Although there are Christians in almost every country, there are many unreached groups within those nations. A people group has common customs, traditions and lifestyles. They speak the same language and are members of the same ethnic group. Unreached peoples lack the opportunity to hear the gospel and be saved. This is one reason The Alliance gives highest priority to sending missionaries to other countries even though there are many lost people within our borders.

Jesus Christ is the only Savior of lost men and women. His purpose for coming was to seek and to save the lost. The apostle John declared: “And this is the testimony: God has given us eternal life, and this life is in his Son. He who has the Son has life; he who does not have the Son of God does not have life” (1 John 5:11–12).

Faith for Salvation

Jesus Christ is the only Redeemer, but Scripture clearly teaches that all people must hear the gospel in order to believe and be saved. Faith is essential for eternal salvation.

The idea that all religions are equally valid—that each one is another way of leading men and women to the same God—is untrue. It is wishful thinking to assume that because Christ has come to provide redemption for the whole world, all people automatically will be saved.

This is the logic of missions: “‘Everyone who calls on the name of the Lord will be saved.’ How, then, can they call on the one they have not believed in? And how can they believe in the one of whom they have not heard? And how can they hear without someone preaching to them? And how can they preach unless they are sent?” (Rom. 10:13–15).

Paul wrote: “For Christ’s love compels us, because we are convinced that one died for all, and therefore all died. And he died for all, that those who live should no longer live for themselves but for him who died for them and was raised again” (2 Cor. 5:14–15). One of the greatest motivating forces for missions is Christ’s wonderful love, demonstrated on the cross.

We are to be like Him in holiness and in mission. Our lives must have as their prime motivation a deep, ongoing love for Christ. If we are motivated and compelled by the love of Christ, then we will reach out to the lost world He died for.

Christ is the sustainer of the universe, and He is preeminent and supreme above all creation. Paul wrote: “… God exalted him to the highest place and gave him the name that is above every name, that at the name of Jesus every knee should bow, in heaven and on earth and under the earth, and every tongue confess that Jesus Christ is Lord, to the glory of God the Father” (Phil. 2:9–11). For this reason, Jesus could say to His disciples after His Resurrection, “‘All authority in heaven and on earth has been given to me. Therefore go and make disciples of all nations, baptizing them in the name of the Father and of the Son and of the Holy Spirit, and teaching them to obey everything I have commanded you’” (Matt. 28:18–20).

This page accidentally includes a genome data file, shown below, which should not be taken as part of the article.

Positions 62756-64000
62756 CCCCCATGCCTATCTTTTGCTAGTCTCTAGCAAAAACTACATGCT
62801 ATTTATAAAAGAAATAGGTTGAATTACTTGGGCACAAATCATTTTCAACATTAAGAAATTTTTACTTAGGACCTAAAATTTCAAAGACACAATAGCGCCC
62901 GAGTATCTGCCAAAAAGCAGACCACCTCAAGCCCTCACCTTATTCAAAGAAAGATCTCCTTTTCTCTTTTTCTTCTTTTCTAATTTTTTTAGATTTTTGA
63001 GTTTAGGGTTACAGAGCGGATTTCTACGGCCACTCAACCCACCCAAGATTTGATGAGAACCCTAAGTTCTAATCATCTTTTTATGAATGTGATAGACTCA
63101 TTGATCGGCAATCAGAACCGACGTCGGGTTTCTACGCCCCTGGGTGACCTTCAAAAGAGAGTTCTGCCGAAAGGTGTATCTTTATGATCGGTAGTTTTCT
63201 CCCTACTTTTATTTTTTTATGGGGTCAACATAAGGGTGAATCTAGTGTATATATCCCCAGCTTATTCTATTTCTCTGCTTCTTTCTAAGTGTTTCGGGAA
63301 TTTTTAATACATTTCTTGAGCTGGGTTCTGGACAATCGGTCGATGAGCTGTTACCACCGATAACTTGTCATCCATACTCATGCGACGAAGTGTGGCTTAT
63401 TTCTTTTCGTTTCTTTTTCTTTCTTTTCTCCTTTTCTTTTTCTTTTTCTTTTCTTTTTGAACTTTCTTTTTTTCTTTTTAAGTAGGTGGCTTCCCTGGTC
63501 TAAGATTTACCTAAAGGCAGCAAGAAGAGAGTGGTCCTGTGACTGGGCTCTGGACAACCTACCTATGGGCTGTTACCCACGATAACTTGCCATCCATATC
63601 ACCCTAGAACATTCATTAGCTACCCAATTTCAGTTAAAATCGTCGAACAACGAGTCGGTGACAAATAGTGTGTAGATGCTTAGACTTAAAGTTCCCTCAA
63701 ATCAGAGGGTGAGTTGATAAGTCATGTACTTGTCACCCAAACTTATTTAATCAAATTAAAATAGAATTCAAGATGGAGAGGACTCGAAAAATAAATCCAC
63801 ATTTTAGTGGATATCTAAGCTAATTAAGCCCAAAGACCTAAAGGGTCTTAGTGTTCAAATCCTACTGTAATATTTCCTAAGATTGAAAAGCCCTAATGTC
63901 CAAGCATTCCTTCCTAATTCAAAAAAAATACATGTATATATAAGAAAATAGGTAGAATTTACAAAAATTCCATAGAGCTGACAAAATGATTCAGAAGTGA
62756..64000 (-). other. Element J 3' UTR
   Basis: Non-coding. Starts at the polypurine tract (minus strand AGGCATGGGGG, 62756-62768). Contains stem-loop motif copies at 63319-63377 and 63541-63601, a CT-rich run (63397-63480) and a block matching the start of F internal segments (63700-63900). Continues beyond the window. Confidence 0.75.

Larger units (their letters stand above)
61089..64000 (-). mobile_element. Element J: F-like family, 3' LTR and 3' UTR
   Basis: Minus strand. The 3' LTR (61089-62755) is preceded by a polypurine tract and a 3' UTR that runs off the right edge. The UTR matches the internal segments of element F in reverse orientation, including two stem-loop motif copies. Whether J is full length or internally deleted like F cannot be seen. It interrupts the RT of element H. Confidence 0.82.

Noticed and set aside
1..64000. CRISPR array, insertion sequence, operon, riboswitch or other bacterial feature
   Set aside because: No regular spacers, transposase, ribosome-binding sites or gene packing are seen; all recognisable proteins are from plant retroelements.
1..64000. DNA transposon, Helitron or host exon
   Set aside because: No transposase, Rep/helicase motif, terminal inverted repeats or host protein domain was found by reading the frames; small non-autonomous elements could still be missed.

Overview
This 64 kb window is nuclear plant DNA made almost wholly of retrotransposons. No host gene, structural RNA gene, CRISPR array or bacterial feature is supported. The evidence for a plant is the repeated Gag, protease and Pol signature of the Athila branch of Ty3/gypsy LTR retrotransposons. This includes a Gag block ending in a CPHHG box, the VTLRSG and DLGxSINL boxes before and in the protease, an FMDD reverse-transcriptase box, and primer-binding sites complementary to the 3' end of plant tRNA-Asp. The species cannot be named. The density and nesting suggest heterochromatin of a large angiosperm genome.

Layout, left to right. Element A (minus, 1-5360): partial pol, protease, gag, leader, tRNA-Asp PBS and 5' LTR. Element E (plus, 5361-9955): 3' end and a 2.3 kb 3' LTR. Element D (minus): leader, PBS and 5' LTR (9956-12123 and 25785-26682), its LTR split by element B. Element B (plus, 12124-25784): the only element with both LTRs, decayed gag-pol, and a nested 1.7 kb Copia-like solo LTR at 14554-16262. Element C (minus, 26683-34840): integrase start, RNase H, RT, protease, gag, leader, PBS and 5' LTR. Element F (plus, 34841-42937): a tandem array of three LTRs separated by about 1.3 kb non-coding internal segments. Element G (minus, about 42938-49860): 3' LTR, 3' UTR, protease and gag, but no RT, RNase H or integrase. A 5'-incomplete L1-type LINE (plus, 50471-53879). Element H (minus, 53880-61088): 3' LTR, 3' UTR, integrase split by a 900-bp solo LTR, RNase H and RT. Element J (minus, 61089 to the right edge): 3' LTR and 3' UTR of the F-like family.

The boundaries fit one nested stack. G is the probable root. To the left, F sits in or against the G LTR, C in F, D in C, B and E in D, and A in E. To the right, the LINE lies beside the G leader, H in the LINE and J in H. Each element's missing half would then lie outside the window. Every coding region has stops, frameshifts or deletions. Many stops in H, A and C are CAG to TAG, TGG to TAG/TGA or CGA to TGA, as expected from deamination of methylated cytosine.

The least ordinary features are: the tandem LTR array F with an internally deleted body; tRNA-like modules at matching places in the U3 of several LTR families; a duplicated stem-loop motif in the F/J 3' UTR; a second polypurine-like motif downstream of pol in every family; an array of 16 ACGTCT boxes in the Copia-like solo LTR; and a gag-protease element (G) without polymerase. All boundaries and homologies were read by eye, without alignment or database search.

We can go into Satan’s dominion because Jesus has the authority to save men and women from the enemy’s power. To be committed to Jesus Christ as Lord means to be committed to obeying of His commandments.

The Holy Spirit

The Holy Spirit is essential to world missions. If we are not motivated, filled and controlled by the Spirit of God, all we do is in vain.

Our English translations of the Bible don’t capture the full meaning of the Great Commission. Greek scholars tell us that the word “go” used in the Commission is not in the imperative, or command, voice. However, “preaching,” “teaching” and “making disciples” are imperative. A more literal translation of Mark 16:15 would be: “Going/ having gone, or when you go into all the world, preach the gospel to every creature.” Matthew 28:19 would read: “Going/having gone or when you go, make disciples of all nations, teaching them …”